I am in the middle of an interesting discussion about abortion which is taking place across two left-wing, pro-choice blogs I frequent. It started out with this post:
Sufficient Scruples - Keeping It Real
The author, KTK argued that there really is no rational way to argue the pro-life position and that the only issue is women's autonomy. I was unconvinced that it was that simple. The next post was this:
Lean Left - How Not To Debate Abortion
Tgirsch argued that KTK's post was unnecessarily dismissive of pro-lifers and defended them as often motivated by genuine ethical concerns. In the comments which followed, I used my own ethical logic to try to deal with points which came up like the difficulty of Peter Singer's approach to newborn babies (which I will deal with in my next post) and the question of mental disabilities taking one outside of personhood. Now, KTK has made a new post:
Sufficient Scruples - Obligations To The Foetus
Here, he deals with what I consider to be a very interesting problem - pregnant women behaving such as to cause birth defects. He asserts that since the foetus is not a person, these acts are not immoral. I completely disagree with him, and use the example of a trap set before the intended victim's birth which kills them later to show that what is important is when the effects are felt, rather than when the acts are done.
I invite anyone who reads this blog to join in, either on these blogs or the comments section here. To my mind, one important thing that this shows is that abortion ethics are much more complicated than simply 'yes' or 'no'.
Here are some more blog posts on both sides of the issue, and some which branch out to further issues. I have commented on a number of them.
Philosophy, et cetera - Obligations Beyond the Fetus
Richard is of the same opinion as me that abortion is permissible while causing birth defects while pregnant is not.
Philosophy, et cetera - The Temporal Acrobatics of Harm
On the other hand, Richard believes that we can harm a person after they die, because if a person ever exists, then it has interests not bound by time. Personally, I cannot see any merit in this as it strikes me as ignoring how interests are tied to existing, conscious beings. Since beings are mortal, so are their interests. So we cannot harm anyone after they die.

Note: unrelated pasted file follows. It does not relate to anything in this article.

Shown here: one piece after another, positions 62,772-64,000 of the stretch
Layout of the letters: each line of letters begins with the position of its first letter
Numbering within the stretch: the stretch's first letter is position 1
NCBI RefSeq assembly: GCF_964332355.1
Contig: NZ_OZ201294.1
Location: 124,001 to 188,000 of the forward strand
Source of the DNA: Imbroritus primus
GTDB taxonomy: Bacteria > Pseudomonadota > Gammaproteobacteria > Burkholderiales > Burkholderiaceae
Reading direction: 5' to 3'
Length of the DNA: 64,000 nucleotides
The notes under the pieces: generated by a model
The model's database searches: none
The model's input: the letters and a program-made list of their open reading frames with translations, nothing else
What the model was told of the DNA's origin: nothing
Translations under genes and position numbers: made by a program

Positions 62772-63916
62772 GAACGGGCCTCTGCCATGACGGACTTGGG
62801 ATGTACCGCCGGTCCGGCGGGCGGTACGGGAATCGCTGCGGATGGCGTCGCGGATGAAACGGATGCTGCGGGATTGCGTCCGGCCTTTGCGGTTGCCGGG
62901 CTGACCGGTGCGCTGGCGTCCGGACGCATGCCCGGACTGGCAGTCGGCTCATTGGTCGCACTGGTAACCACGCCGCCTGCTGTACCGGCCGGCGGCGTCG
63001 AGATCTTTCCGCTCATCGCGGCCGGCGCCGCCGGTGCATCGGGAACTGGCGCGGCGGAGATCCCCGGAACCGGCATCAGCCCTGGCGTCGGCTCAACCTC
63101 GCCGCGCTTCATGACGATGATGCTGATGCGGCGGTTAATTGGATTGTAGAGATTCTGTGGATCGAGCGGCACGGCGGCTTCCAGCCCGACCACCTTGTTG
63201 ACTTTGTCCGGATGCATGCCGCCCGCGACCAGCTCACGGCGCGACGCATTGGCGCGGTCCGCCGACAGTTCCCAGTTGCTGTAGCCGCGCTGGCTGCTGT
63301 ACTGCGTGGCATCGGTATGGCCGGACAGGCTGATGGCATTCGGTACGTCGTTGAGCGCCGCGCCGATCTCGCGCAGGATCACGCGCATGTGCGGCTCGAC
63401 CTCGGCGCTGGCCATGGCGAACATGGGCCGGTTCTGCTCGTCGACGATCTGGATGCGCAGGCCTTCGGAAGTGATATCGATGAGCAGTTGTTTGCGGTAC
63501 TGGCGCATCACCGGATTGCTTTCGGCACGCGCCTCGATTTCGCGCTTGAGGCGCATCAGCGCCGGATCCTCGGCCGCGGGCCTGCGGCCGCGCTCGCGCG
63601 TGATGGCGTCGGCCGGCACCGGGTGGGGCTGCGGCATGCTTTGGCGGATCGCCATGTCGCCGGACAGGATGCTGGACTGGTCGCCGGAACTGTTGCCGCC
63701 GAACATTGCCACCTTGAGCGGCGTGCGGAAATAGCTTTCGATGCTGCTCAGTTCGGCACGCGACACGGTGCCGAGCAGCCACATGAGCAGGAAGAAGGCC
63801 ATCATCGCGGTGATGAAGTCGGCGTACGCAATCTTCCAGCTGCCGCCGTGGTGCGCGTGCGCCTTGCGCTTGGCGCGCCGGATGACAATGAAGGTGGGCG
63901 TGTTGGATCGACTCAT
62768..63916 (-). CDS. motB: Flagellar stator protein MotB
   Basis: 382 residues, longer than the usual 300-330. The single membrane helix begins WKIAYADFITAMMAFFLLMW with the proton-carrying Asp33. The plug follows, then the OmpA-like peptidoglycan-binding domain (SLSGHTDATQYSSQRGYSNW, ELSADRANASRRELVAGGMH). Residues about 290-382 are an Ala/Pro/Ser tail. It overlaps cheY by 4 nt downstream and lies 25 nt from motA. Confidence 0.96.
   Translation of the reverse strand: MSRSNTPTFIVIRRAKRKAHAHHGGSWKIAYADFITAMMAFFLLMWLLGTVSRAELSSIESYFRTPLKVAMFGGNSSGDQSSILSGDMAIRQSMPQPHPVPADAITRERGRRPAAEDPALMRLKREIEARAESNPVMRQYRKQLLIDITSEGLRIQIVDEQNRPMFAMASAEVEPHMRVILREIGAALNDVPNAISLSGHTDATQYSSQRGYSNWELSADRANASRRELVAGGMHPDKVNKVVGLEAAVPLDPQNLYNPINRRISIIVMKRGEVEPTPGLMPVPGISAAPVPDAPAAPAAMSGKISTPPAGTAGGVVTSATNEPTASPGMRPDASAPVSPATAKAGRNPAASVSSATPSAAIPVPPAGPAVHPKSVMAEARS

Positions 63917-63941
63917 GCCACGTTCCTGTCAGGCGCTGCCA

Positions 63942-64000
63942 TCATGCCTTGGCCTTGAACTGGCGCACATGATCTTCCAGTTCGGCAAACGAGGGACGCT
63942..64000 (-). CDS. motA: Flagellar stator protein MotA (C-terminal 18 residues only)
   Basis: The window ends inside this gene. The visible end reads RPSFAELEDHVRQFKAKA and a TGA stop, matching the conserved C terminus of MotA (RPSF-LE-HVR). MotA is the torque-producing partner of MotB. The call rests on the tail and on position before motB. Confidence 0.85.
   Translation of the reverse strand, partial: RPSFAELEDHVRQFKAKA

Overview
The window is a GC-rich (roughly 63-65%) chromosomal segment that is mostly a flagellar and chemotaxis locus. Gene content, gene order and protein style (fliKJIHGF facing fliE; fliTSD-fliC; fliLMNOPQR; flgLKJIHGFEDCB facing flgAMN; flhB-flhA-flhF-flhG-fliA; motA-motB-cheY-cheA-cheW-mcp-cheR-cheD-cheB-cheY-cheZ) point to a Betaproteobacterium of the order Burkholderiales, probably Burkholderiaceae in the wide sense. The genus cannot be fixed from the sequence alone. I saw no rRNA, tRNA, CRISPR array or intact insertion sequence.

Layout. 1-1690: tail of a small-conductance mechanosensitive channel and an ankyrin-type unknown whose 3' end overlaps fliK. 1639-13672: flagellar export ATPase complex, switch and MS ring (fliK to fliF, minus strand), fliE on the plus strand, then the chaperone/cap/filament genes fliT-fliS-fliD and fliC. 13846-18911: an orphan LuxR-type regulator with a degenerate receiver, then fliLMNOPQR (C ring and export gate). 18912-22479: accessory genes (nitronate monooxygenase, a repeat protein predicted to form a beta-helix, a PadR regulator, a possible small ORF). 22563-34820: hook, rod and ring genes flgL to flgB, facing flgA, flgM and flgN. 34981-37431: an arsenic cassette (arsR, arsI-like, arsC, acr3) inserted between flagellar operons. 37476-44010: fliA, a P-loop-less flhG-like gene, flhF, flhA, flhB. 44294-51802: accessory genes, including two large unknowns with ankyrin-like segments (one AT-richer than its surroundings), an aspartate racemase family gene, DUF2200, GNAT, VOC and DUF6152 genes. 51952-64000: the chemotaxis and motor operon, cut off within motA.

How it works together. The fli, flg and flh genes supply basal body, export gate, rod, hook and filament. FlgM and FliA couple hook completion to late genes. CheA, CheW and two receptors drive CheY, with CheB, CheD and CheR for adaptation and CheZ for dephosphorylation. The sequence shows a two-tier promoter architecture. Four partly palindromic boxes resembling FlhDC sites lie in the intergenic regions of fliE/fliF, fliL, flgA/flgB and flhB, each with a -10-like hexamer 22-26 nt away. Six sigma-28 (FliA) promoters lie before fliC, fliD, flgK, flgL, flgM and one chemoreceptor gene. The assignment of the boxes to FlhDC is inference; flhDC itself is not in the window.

LTI Blog - Do No Harm (Except For That Killing Thing)
LTI Blog - "Harming" a Living Human Being Non-Person Fetus Thing
LTI Blog - A Moral Obligation to Kill
In these three posts, responding to KTK and Richard, pro-life Serge argues that the issues of abortion and causing birth defects are tied up so that they stand and fall together. I have come out against this on grounds hopefully adequately summarised in one comment I made (although I may soon expand it to to a full posts once I am done with Singer!):
An early term foetus has no interests, and I maintain that a late term foetus has some but fewer than a full person, which are overridden by the mother’s rights to dignity and autonomy. However, once she makes the choice to continue the pregnancy, I don’t see anything wrong with that imposing new moral constraints on her. This does not violate her autonomy as she still has the opt-out clause of abortion.
So why should these obligations arise? Because the effect of the actions very much will be felt by a person, albeit later on. It is like kicking someone such that internal damage only causes pain and death a year on. The delay does not matter. A person quite foreseeably felt the effects, so it is wrong. The fact that in the birth defects case the ‘victim’ was not yet a person does not matter. The effects will harm a person, albeit with delayed action.